- Libusb.org Sound Cards & Media Devices Drivers
- Libusb.org Sound Cards & Media Devices Driver
- See Full List On Mxlinux.org
A sound card (audio card) is the part of the computer hardware that controls the input and output of the sound signals. A sound card is what is known as an expansion card. This means that the card can be added to the motherboard.
Nowadays, most of the audio cards are integrated with the motherboard. That means they are built into a mainboard and can not be removed. In other words, it is not an expansion card anymore. They only offer line-in, speaker, and microphone connections. For most users this is enough. When thinking of computer architecture, the integrated circuit sound cards occupy less space and thus became very popular and practical, especially for laptop computers. For more features like MIDI ports for connection of musical instruments and low latency requirements (so that the sound does not come distorted under heavy system usage) sound cards as expansion cards can be used. Modern expansion sound cards use the PCIcomputer bus standard. Earlier sound cards used the ISA computer bus, which was half-duplex, so the sound cards could not record and play simultaneously.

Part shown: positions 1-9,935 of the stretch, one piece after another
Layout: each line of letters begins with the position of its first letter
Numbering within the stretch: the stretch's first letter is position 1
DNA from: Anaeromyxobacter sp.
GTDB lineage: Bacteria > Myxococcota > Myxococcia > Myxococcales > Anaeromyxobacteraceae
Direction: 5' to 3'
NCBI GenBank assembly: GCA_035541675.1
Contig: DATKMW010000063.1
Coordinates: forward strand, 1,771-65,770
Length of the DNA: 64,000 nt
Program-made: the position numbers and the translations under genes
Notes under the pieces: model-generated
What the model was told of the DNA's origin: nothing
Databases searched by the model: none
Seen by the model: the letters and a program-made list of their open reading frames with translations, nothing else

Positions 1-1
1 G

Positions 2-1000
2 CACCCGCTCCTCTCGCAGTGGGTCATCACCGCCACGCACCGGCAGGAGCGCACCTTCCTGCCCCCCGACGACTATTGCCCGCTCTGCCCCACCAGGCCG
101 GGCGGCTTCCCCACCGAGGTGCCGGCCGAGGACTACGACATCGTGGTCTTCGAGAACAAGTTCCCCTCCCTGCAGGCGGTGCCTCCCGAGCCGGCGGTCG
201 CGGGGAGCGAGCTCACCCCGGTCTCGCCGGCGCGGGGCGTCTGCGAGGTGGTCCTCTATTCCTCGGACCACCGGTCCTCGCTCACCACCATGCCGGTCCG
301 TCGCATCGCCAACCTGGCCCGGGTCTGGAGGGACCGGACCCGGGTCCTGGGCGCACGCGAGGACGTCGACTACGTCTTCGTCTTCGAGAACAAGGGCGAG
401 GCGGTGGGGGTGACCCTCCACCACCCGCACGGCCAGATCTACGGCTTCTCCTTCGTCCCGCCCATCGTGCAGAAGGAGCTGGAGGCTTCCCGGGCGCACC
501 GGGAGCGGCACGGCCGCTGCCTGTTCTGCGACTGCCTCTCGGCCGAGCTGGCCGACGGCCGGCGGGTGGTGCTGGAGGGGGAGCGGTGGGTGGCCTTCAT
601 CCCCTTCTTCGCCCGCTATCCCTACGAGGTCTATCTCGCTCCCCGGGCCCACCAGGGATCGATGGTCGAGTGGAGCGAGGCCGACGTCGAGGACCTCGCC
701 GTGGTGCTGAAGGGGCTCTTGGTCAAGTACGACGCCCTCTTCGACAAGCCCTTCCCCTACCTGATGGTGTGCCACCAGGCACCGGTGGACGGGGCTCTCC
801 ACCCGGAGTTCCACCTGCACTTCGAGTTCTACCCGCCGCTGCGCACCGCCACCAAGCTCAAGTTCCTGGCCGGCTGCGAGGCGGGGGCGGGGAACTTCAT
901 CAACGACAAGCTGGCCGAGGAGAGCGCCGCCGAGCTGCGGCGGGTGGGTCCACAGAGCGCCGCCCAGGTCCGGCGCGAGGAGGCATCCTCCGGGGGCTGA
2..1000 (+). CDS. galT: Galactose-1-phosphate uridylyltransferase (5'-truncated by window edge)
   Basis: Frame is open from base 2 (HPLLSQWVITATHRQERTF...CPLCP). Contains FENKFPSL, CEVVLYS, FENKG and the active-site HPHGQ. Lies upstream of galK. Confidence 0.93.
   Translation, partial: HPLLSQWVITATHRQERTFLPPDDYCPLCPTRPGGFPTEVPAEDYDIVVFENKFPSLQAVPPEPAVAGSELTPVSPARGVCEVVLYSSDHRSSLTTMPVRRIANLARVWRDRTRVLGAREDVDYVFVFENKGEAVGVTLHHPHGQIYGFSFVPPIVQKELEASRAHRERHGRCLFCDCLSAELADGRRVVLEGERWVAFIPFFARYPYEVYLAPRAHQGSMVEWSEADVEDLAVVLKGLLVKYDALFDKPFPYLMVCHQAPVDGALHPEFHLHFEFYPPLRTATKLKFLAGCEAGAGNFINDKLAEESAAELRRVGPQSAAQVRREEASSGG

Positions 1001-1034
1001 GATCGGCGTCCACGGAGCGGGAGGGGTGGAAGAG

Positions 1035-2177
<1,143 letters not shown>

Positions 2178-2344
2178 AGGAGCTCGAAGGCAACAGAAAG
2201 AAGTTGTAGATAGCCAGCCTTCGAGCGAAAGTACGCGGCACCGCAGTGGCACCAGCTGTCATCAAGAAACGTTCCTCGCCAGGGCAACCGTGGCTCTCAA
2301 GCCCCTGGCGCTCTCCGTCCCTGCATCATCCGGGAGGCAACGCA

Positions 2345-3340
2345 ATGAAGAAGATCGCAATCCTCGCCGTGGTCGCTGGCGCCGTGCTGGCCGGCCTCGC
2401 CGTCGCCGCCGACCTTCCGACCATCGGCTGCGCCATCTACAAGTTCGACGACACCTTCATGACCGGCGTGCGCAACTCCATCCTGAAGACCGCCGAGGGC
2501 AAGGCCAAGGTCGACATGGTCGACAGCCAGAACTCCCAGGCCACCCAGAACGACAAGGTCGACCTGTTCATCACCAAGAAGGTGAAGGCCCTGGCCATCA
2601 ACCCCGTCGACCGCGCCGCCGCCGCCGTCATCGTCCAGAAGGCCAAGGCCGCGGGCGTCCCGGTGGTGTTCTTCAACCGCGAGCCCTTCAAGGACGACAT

If libusb-0.1 does all that you need, I'd heavily recommend it. The libusb-0.1 API will be supported for some time to come with libusb-1.0 plus libusb01compat. Or you could even just stick to the old libusb-0.1 for several years to come with no real problems. This will take you to the 'Recording' Tab of your PC's Sound Management Mixer (Windows 7='Sound'; Win XP='Recording Control') where you can find and/or enable the line in on your input soundcard. Connect a 50 ohm antenna to your Rig's antenna connector; Connect your Rig's USB connector to one of your rig's USB ports; Apply power to your rig.